- Please link to my review from your Kickstarter, if you’re doing one. You’d be surprised how many people click through on a Kickstarter to the review and it helps increase the longevity of the review, which is nice. Failure to do so will make it much less likely that I’ll do reviews for you in the future, because, well, it’s kind of rude?
- I have a priority queue for reviewing. I’m trying to make sure that I’m being sensitive to everyone’s needs (as well as my time and sanity and desire to binge TV shows after work), so I have some organization to the order in which I review games. This allows me to prioritize. If you ever need to know when I’m planning to publish my review of your game, please ask! I’m happy to be flexible-ish if you have a deadline or a preferred time frame. That queue, for those of you who are curious, is:
- Agreed-upon publish dates. If you need something done by a certain day, ask. The worst I’ll say is no.
- Upcoming Kickstarters.
- Games with upcoming release dates.
- Review copies we’ve discussed.
- Games I’ve purchased for myself.
- Review copies we haven’t discussed. Sorry; it’s just generally harder to get these to the table. Like I said earlier, it’s becoming increasingly unlikely that these will get reviewed at all. If you would like me to review a game, please email me about it.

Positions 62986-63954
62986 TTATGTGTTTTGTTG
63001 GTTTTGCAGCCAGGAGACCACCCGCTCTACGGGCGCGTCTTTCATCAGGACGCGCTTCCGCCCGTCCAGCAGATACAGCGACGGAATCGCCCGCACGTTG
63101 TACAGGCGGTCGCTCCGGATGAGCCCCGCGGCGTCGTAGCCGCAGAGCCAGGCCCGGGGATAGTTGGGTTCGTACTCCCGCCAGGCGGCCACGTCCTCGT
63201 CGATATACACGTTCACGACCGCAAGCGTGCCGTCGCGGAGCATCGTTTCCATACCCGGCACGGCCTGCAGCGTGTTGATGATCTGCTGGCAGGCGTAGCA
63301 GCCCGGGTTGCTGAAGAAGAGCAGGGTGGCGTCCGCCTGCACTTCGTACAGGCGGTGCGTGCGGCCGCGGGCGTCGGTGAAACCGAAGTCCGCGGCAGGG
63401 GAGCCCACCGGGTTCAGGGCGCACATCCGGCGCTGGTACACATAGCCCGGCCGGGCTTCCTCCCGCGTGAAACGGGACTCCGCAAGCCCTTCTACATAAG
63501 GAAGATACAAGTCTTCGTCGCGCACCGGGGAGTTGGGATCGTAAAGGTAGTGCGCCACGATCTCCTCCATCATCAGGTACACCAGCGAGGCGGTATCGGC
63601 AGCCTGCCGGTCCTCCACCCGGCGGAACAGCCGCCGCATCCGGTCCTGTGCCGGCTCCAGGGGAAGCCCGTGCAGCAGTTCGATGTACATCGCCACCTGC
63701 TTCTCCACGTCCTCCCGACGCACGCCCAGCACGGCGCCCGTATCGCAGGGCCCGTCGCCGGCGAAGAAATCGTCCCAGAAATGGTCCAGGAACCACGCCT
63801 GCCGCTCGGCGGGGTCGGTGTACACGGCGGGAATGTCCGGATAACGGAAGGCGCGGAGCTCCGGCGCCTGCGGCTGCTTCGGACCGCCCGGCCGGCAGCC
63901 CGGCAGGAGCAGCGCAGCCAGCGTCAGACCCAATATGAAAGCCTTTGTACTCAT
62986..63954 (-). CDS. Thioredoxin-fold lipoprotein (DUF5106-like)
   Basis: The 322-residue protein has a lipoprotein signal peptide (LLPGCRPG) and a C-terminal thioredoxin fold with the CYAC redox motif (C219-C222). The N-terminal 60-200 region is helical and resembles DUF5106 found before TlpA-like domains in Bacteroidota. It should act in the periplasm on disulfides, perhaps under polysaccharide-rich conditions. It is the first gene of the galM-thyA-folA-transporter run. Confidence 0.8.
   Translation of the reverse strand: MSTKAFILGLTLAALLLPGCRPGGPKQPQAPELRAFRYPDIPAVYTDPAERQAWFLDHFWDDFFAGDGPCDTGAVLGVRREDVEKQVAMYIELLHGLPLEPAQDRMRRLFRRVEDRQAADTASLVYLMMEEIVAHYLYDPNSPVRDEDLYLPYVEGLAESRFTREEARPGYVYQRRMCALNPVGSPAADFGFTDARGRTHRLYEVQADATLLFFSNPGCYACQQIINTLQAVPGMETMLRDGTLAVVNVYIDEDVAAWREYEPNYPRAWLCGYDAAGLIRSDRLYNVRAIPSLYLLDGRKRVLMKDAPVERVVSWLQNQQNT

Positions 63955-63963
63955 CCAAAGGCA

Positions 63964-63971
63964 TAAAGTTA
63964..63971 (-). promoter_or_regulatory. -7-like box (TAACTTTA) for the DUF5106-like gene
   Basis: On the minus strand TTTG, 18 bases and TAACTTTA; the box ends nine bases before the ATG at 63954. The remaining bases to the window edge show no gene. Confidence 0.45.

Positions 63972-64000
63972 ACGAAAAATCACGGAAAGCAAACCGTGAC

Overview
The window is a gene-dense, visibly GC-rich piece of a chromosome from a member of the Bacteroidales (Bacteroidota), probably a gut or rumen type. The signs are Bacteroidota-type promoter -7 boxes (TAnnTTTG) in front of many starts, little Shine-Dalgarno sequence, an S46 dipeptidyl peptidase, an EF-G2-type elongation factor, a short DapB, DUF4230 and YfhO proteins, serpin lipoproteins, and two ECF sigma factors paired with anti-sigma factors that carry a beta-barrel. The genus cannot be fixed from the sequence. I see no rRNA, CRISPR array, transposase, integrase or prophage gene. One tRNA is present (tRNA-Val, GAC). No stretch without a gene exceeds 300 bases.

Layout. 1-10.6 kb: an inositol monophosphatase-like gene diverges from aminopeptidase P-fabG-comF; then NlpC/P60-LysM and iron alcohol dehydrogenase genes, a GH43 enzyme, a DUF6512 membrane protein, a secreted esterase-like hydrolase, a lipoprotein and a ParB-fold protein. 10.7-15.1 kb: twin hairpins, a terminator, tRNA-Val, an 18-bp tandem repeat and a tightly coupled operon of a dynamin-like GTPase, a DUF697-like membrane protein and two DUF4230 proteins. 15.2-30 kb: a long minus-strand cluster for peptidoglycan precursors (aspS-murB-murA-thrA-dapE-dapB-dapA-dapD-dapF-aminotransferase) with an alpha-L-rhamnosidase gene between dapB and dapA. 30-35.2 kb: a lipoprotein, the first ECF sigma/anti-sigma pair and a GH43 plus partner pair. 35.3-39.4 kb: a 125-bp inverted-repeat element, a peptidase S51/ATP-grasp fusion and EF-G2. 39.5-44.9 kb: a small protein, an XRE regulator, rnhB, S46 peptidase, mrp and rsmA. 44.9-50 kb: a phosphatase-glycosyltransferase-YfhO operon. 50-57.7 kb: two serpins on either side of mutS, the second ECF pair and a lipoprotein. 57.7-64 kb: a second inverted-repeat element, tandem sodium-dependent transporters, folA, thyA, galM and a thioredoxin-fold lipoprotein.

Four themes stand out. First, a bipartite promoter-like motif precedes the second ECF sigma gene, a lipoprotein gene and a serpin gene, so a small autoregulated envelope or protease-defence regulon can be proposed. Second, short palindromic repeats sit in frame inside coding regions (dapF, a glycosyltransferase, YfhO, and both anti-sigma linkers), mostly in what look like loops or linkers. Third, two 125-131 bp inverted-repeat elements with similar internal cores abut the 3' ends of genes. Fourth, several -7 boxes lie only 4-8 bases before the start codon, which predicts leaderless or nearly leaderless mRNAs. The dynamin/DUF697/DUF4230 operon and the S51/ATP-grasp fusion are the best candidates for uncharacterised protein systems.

- Party games and pure storytelling games / RPGs are extremely difficult for to review. Usually that means I have to get 5-10 people together and yeah, it’s a bit logistically complex. I will likely pass on those, as a rule, sorry. My game groups are getting smaller, so it’s harder to find time to play party games like I used to. That said, I reviewed Legacy of Dragonholt so who knows how consistent this rule will be!
- Your best bet is going to be 2-5 players and < 60 minutes. That means usually I can convince a coworker or someone I know to play a few games with me and then expand it out a bit. One player is a bit lonely, unless it’s a game with a solo variant. (Which I do try out pretty frequently!)
- It could take me like, a while to actually get a review done. Time pressure ruins the magic or something. I’ll try to put some pressure on myself if you have a deadline, but please let me know if you need a game done by a certain date. Specifically regarding Kickstarter games: I generally prefer to release my review the Monday before your Kickstarter launches. This means that it’s really helpful if you can tell me when your Kickstarter is going to launch. Due to, uh, the preposterous amount of time I spent rushing Kickstarter previews in 2018, I’m asking if you’d like me to review your upcoming Kickstarter game, then please have the game to me 6 – 8 weeks before your planned launch. This is a change from prior policy. If you need to rush (as in, you cannot get the game physically to me 6 or more weeks before the launch), I’ll generally charge a rush fee (if I can do a preview at all) so that I can structure my time efficiently (and I might … have to sleep a bit less to do so). We can discuss that, if necessary. To that end, though, if I do charge a rush fee, please have that ready when my review is posted. I’ve been taken for a bit of a ride in the past, and I’d prefer not to have to take down my review for lack of being paid.